TransCanada in July received the last of three permits needed from the U.S. Army Corps of Engineers to advance its 485-mile Gulf Coast Project. The project represents the domestic leg of the Keystone XL oil pipeline project.
Shawn Howard, a spokesman for TransCanada, told the Los Angeles Times that construction was under way.
"Construction started on Aug. 9," he said. "So we've now started construction in Texas."
TransCanada had to reapply for a section of the planned Keystone XL pipeline from oil fields in Canada after lawmakers in Nebraska objected to original route plans.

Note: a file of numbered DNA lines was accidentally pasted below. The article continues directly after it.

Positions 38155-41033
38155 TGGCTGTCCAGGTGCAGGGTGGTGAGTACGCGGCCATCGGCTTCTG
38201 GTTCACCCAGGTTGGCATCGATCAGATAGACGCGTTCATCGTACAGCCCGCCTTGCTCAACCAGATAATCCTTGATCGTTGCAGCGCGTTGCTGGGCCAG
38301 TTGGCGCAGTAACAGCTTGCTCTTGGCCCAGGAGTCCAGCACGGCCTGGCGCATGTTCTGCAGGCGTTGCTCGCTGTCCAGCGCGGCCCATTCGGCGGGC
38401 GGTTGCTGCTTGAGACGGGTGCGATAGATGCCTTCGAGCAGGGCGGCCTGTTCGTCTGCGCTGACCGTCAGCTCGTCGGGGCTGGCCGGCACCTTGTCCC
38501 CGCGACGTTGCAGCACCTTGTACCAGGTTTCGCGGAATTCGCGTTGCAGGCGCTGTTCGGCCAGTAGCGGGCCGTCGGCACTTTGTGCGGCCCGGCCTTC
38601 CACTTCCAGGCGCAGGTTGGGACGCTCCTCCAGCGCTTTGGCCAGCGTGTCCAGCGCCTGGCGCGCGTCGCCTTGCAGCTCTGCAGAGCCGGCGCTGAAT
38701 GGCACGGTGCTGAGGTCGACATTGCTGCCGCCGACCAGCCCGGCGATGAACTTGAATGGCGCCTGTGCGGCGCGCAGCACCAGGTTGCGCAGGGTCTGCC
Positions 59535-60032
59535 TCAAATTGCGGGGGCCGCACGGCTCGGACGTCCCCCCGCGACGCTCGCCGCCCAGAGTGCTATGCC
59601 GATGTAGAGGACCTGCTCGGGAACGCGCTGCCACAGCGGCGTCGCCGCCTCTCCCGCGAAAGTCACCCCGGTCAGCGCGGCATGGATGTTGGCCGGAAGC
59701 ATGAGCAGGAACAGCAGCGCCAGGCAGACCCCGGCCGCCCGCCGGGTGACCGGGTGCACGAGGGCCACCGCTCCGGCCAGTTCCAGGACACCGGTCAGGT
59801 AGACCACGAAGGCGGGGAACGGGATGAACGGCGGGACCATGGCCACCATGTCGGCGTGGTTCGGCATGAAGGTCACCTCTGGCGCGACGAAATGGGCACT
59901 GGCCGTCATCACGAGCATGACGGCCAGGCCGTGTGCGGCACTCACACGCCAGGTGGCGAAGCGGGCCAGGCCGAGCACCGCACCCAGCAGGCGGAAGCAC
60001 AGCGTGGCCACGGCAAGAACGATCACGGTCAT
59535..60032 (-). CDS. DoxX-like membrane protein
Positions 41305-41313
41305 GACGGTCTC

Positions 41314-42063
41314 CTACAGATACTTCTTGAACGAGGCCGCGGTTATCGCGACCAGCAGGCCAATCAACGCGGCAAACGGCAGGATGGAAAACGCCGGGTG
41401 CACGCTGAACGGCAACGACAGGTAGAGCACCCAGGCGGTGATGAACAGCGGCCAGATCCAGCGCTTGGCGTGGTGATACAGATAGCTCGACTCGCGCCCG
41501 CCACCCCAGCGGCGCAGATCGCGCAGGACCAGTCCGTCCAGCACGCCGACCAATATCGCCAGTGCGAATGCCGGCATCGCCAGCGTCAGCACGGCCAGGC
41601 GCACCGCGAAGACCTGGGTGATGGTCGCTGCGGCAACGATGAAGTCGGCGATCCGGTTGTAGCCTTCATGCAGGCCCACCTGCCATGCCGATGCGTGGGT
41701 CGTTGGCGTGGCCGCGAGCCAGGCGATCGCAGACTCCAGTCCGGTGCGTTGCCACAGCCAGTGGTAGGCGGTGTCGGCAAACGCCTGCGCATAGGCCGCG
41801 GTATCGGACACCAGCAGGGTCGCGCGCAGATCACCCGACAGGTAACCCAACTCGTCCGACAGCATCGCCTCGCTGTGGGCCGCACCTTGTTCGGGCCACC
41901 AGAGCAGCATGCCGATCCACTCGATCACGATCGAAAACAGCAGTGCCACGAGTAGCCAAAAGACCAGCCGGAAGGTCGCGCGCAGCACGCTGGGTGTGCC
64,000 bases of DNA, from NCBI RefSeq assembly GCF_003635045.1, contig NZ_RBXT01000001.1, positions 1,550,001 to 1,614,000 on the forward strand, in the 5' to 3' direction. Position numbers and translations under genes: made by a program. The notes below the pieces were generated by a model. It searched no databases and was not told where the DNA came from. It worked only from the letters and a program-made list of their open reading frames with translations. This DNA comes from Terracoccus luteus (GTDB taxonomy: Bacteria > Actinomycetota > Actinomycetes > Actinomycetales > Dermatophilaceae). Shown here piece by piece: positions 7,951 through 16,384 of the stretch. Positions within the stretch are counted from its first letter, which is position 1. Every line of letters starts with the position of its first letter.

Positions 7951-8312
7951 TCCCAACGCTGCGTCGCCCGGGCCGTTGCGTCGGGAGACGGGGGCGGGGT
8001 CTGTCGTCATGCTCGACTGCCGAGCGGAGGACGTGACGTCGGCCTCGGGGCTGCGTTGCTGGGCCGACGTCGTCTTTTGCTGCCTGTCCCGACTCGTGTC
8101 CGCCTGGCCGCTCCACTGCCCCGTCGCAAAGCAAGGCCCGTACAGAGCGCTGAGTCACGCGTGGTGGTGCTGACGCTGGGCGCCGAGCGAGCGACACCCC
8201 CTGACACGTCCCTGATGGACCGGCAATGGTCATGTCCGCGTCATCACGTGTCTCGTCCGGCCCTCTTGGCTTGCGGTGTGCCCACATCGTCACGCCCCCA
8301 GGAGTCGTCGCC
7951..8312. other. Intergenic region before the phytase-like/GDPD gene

The Gulf Coast Project will stretch from Cushing, Okla., to southern Texas. Another 47-mile project would transport oil to refineries in Houston.
Critics of the project expressed concern about the nature of the type of crude oil designated for the project. So-called tar sands oil is considered more of an environmental threat than conventional crude oil. A tar sands release in Michigan in 2010 was the costliest onshore oil spill in U.S. history.
Members of Tar Sands Blockade greeted pipeline construction in Texas with opposition.
"We just wanted to demonstrate that although they might be ready to begin, we would be ready to meet them," spokesman Ron Seifert told the Times.
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